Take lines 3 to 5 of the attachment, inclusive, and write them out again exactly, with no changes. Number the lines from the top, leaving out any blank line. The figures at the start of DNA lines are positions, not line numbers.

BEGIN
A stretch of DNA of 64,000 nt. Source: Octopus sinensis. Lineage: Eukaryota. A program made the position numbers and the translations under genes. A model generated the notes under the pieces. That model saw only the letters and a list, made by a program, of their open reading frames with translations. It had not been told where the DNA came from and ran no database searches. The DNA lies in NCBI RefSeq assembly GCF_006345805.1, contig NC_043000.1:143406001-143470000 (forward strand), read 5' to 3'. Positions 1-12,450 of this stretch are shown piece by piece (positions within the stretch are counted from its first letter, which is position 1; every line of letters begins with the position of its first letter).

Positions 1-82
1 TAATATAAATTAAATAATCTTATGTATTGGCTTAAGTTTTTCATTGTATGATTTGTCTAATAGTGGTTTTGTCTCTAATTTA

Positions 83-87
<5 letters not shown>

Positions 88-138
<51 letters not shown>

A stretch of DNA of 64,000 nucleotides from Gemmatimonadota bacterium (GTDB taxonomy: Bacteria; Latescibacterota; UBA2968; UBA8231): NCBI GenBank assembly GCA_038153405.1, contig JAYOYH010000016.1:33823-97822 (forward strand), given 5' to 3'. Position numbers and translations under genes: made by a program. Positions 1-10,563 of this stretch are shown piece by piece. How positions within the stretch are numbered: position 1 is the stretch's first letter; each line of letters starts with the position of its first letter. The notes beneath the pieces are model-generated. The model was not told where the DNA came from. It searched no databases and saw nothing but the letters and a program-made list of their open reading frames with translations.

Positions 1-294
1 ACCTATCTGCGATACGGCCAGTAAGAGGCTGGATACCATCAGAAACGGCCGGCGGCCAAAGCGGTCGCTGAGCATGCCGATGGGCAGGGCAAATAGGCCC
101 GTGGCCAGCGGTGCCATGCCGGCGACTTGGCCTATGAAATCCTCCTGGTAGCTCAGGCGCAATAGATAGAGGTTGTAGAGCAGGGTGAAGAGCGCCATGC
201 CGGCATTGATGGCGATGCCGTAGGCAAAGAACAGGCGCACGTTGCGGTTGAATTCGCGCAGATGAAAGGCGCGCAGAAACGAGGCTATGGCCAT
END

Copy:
1 TAATATAAATTAAATAATCTTATGTATTGGCTTAAGTTTTTCATTGTATGATTTGTCTAATAGTGGTTTTGTCTCTAATTTA

Positions 83-87
<5 letters not shown>